The Okinawan diet consists of about 80% complex carbohydrates (whole grains, vegetables, and fruits) with a small amount of fat and protein, usually from fish and sometimes pork. The thought of eating pork has always made me nauseous (red meat is also carcinogenic), but I’m still deciding whether or not to eat fish. I haven’t eaten any fish since becoming vegetarian, though I did have some shrimp at a local fair recently. In that case I’m more pescetarian vegetarian. PETA may abhor my decision to continue eating very limited quantities of seafood, but I believe it’s the best option for my personal health and ethics. I can’t really say I’m ovo-lacto vegetarian since I’m lactose intolerant and I dislike cheese except for pizza. The use of animal rennet, often listed as “enzymes,” in cheese (google it!) means I now look for products that use rennet from plants or bacteria instead of baby cows. I use Silk Almond Milk for cereal – it doesn’t upset my stomach, it’s really low in calories, tastes better than dairy milk, and it’s more nutritious. Currently I’m looking for ways to further improve my diet by reducing sodium and added/refined sugars. There was a great article in National Geographic this month about the toxicity of added sugar and why it’s implicated as the top cause of obesity.

I think one day humans will stop eating meat completely, at least from living animals. Earlier this month the first lab-grown hamburger patty made headlines and last February an art display at the Royal College of Art ignited a discussion concerning the feasibility of growing headless chickens. Even further, 24-year-old software engineer Rob Rhinehart, has raised over $1 million for his Soylent food replacement shake. The idea is to completely eliminate typical food consumption and instead drink a shake that is designed to provide precisely all the nutrients a human body needs, nothing more, nothing less. While some of this sounds like something from futuristic sci-fi literature, I do believe that the human race is moving toward reducing violence and suffering among ourselves and animals. Like the abolition of Roman Colosseums, it seems the gradual movement away from meat consumption is a natural direction for a society that seeks to be more humane and peaceful. There is a parallel between animal abuse and abuse of our fellow humans – numerous studies and the American Psychological Association present strong evidence that animal cruelty is strongly linked to domestic violence.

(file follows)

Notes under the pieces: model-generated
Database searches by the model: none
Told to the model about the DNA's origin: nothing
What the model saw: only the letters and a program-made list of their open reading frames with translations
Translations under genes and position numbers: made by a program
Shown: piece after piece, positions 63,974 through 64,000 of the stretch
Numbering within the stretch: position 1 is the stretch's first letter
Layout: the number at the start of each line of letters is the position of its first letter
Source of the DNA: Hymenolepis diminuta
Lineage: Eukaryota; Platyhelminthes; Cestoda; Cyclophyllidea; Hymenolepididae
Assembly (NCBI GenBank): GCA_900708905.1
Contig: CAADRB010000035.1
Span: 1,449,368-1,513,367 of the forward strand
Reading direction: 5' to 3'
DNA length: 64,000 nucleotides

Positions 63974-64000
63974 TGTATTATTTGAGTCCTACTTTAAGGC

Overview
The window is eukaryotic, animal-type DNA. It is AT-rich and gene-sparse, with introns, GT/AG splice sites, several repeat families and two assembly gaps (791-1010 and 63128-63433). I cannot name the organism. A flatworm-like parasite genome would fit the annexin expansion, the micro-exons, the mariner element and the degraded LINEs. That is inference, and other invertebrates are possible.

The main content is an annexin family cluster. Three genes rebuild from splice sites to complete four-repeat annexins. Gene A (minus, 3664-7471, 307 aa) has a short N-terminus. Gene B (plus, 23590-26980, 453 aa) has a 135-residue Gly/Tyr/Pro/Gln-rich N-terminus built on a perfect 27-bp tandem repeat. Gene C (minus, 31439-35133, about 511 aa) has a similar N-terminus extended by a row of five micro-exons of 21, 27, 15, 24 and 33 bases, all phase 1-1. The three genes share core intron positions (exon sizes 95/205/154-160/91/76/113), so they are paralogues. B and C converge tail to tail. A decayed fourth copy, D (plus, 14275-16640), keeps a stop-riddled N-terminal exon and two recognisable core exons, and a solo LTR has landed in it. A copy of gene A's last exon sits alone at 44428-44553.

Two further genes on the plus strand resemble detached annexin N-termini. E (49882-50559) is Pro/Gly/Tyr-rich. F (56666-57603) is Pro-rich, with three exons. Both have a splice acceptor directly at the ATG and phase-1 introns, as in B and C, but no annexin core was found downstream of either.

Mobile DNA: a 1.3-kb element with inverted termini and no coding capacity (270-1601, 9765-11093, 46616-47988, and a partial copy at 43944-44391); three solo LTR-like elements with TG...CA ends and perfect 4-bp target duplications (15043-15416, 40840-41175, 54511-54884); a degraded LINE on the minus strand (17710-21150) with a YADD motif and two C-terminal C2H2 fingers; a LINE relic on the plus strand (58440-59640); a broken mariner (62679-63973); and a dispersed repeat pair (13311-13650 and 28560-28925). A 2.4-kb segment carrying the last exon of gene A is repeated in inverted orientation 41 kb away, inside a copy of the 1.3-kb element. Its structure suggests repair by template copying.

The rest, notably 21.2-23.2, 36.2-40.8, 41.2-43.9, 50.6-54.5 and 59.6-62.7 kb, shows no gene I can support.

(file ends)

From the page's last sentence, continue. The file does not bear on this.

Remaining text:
We are at an interesting point in our history, an era of substantially heightened awareness about our impact on other people around the world, animals, and the environment. More than ever we are not only more curious about our individual impact or “footprint” on the world, but we also have unprecedented resources, such as the Internet, to pursue those curiosities and become informed. We occupy a special, perhaps even anomalous, place in the animal kingdom. That position brings with it equally special powers and responsibilities. That’s what this post is about – I want you to inform yourself more about your health and how your everyday choices impact others, including those who can’t speak for themselves. It would seem that what is good for us individually is also good for others, good for animals, and good for the environment as well.


The past month or so has been very easy for me. Perhaps that is because I’ve been subconsciously transitioning into this for years or maybe it’s just because I happen to dislike meat, in general. I cannot find any downside to being vegetarian. I have eaten at several restaurants in the past month and gone camping with my family and I never felt like I had to choose between eating meat or going hungry. I feel healthier and I haven’t had any cases of food poisoning, which used to be somewhat frequent for me when I ate meat. I believe my health will be better, too, because my actual diet is now more in line with what I consider to be an ideal diet, that of the Okinawans, the healthiest, longest-lived people in the world!

I feel better knowing my meals aren’t coming from animals and that my diet choices limit suffering in the world. The other day my little sister commented something to the effect of, “Being vegetarian isn’t going to stop the meat industry. People will still eat meat and animals will still suffer.” She’s right, of course, at least in the short term. In the long term, significant social change often requires many small changes that accumulate over time. I know that my choices will have some impact. Not only will I be healthier and live longer, but about 271 pounds less meat (the average American’s annual meat consumption) will be sold each year. Over the course of my lifetime, that’s about 30 – 50 cows or several thousand chickens. The average American eats more than 81 pounds of chicken every year. So, as you can see, one person’s decision really can make a difference in the immediate future. Also, if more people were vegetarian, food costs would go down (vegetarianism is much less expensive meat consumption), global famine would be reduced and pollution, particularly greenhouse gases, would also shrink. Meat production generates more greenhouse gases than automobiles and transportation.